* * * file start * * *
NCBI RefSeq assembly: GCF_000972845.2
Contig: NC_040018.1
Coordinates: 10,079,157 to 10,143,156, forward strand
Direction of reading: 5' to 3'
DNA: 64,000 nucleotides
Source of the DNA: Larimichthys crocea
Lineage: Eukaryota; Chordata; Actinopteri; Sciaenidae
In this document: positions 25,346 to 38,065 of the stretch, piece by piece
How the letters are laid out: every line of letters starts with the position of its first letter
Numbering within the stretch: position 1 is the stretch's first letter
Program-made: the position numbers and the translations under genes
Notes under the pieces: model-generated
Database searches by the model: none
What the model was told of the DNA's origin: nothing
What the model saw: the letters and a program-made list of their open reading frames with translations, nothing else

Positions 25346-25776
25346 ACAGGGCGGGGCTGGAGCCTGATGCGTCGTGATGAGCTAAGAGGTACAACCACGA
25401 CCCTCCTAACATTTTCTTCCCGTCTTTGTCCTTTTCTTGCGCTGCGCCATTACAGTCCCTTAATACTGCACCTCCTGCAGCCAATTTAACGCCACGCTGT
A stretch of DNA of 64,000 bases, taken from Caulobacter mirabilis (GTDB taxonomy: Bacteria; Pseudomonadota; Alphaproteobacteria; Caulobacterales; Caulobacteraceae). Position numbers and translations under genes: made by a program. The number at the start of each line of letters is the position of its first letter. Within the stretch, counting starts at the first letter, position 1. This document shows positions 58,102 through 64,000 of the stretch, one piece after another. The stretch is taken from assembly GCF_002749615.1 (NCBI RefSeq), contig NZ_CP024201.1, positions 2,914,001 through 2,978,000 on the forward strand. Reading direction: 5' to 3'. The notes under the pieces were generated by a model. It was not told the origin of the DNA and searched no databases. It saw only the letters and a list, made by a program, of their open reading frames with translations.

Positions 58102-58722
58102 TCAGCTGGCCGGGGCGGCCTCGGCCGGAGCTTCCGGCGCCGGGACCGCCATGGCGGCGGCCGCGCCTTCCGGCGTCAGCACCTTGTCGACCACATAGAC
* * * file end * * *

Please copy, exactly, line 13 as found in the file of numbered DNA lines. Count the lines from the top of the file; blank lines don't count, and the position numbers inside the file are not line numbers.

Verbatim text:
Database searches by the model: none